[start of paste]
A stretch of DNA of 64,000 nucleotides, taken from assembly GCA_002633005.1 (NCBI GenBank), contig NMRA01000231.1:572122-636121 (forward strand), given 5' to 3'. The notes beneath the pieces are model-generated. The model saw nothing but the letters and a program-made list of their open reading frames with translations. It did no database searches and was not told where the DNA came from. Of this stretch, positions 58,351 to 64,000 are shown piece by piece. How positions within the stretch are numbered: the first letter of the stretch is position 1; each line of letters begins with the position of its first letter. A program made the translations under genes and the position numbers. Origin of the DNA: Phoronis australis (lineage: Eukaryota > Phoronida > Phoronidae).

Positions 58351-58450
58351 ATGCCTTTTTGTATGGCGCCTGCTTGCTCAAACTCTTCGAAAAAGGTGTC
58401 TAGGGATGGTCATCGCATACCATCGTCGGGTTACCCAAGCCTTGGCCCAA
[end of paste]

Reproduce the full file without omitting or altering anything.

A stretch of DNA of 64,000 nucleotides, taken from assembly GCA_002633005.1 (NCBI GenBank), contig NMRA01000231.1:572122-636121 (forward strand), given 5' to 3'. The notes beneath the pieces are model-generated. The model saw nothing but the letters and a program-made list of their open reading frames with translations. It did no database searches and was not told where the DNA came from. Of this stretch, positions 58,351 to 64,000 are shown piece by piece. How positions within the stretch are numbered: the first letter of the stretch is position 1; each line of letters begins with the position of its first letter. A program made the translations under genes and the position numbers. Origin of the DNA: Phoronis australis (lineage: Eukaryota > Phoronida > Phoronidae).

Positions 58351-58450
58351 ATGCCTTTTTGTATGGCGCCTGCTTGCTCAAACTCTTCGAAAAAGGTGTC
58401 TAGGGATGGTCATCGCATACCATCGTCGGGTTACCCAAGCCTTGGCCCAA